USDA offers new details on $10 billion in disaster relief

While addressing the National Cattlemen’s Beef Association’s beef industry convention in Houston, Agriculture Secretary Tom Vilsack and Undersecretary Robert Bonnie announced continued assistance to producers who have suffered losses from catastrophic disasters.

Vilsack is committed to addressing the challenges cattle producers face with respect to supply chain, processing capacity and drought.

“Over the past two years, as agricultural producers have struggled with the continued impacts of the COVID-19 pandemic, many have been hit hard by more frequent and intense natural disasters,” says Bonnie, Undersecretary at agricultural production and conservation. “With help from Congress, the USDA is working to provide $10 billion in much-needed relief, including $750 million to ranchers affected by the severe drought.”

On September 30, 2021, President Joe Biden signed into law the Expanding Government Funding and Providing Emergency Relief Act. This law includes $10 billion in assistance to agricultural producers affected by wildfires, droughts, hurricanes, winter storms and other qualifying disasters experienced during calendar years 2020 and 2021. Additionally, the law specifically targets $750 million to provide assistance to livestock producers for losses incurred due to drought or wildfires in calendar year 2021.

Bonnie adds, “As we work to administer this assistance, we remain guided by our goals of streamlining the application process to reduce the burden on producers, proactively including underserved producers who have been left out of past relief and encourage participation in existing risk management. tools that can help growers cope with future extreme weather events.

Bonnie says the USDA will follow a two-phase process to administer the relief to eligible livestock and crop producers, with the first phase using a streamlined process that builds on existing data that producers have already reported to the IAAF. USDA.

“We appreciate the working relationship our team has with Secretary Vilsack and Under Secretary Bonnie,” said NCBA Vice President of Government Affairs Ethan Lane.

Phased approach

For affected ranchers, the USDA will leverage data from the Livestock Forage Disaster Program to administer relief. LFP is an important tool that provides up to 60% of the estimated cost of replacement feed when drought has a negative impact on pastures. The FSA says it continues to tally 2021 LFP claims filed by the January 31, 2022 deadline, but early estimates show 74,000 claims totaling more than $500 million in payments to breeders under the LFP.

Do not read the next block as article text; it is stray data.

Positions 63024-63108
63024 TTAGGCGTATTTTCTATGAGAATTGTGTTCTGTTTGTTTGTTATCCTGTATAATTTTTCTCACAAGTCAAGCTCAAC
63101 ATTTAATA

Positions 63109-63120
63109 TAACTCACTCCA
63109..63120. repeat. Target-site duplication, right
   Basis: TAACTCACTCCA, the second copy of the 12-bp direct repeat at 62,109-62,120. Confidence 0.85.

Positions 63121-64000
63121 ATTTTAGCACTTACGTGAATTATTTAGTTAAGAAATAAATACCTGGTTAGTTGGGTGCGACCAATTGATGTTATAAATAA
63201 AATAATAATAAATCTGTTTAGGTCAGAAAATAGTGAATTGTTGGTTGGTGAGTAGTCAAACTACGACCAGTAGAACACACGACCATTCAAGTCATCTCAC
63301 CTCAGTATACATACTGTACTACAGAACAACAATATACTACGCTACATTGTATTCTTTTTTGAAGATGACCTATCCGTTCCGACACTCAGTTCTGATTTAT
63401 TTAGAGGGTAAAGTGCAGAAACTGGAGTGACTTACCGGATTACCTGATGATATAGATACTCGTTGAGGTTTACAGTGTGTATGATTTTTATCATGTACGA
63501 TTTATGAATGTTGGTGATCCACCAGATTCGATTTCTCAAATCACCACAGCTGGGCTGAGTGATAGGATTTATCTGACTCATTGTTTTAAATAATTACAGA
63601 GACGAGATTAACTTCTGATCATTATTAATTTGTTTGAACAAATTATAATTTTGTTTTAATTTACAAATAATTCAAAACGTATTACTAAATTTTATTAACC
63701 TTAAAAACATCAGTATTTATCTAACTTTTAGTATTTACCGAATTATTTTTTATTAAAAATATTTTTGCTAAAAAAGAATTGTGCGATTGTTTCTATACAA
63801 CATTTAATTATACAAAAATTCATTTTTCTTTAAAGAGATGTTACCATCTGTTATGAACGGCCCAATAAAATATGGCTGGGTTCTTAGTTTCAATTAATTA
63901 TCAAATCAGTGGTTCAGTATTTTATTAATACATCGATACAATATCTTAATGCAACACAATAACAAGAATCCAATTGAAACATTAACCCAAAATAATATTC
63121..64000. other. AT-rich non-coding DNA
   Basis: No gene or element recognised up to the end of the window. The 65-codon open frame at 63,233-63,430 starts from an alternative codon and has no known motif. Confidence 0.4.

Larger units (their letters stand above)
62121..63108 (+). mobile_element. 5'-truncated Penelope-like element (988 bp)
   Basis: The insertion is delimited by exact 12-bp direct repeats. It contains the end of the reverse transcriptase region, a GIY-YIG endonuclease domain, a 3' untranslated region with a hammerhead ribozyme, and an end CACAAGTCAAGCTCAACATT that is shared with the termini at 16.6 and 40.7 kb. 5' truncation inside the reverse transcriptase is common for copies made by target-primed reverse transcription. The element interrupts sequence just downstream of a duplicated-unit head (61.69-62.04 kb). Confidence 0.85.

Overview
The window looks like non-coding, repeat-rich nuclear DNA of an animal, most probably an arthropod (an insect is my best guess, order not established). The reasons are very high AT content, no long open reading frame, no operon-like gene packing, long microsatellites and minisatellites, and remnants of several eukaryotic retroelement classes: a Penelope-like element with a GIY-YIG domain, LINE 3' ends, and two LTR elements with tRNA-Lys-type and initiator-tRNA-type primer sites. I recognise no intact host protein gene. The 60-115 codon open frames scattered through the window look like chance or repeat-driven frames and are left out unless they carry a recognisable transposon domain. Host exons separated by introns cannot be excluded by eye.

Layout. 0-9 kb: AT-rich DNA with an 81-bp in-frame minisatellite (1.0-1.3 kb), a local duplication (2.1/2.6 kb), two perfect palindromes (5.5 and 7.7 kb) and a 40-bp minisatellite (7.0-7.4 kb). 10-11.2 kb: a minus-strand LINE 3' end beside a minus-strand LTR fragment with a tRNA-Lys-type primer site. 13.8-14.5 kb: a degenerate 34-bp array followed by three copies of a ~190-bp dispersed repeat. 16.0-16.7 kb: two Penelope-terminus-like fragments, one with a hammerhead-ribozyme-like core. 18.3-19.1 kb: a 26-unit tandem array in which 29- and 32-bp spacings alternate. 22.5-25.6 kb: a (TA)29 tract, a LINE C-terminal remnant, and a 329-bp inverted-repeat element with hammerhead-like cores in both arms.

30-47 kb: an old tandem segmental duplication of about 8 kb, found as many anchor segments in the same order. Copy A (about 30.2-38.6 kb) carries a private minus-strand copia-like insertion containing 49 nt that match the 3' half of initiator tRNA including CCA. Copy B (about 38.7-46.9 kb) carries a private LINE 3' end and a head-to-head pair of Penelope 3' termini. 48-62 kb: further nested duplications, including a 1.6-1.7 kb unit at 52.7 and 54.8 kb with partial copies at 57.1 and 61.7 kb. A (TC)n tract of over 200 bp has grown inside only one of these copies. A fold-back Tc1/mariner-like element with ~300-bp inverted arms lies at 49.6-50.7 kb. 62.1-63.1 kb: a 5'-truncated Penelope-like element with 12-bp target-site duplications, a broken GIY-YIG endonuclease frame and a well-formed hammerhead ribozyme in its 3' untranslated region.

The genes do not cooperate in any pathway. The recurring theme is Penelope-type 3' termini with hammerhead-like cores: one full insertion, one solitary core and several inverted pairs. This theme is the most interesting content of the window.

While LFP has provided critical assistance to ranchers, widespread and severe drought conditions, particularly in the Western and Plains states, drove feed prices up 50% or more last year. above the food cost formula.

Congress has recognized that requests for assistance go beyond this existing program and provided specific funding for ranchers in 2021.

For the first phase of Livestock Assistance, USDA intends to use existing LFP application data as well as streamline the application process to require no or minimal additional documentation. The USDA hopes to distribute at least half of the $750 million through the first phase by the end of March 2022.

The broader crop producer aid program will follow a two-phase process similar to livestock aid with the first phase being implemented this spring. The first phase of crop assistance program delivery will use existing data from the federal crop insurance program or uninsured agricultural disaster assistance program as the basis for calculating initial payments.

Making upfront payments using existing safety net and risk management data will both expedite implementation and further encourage participation in these ongoing programs, including the Pasture Crop Insurance Program, Rangelands and forage rainfall, as Congress intended, according to the USDA.

The second phase of livestock and crop programs will fill additional assistance gaps and cover eligible producers who did not participate in these existing programs.

Additional USDA Disaster Assistance information is available on, including the Disaster Assistance Discovery Tool, Disaster At-a-Glance Fact Sheet, and Disaster Assistance Fact Sheet. eye and agricultural loan discovery tool. For FSA and Natural Resources Conservation Service programs, growers should contact their local USDA service center. For assistance with a crop insurance claim, producers and landowners should contact their crop insurance agent.

Comments are closed.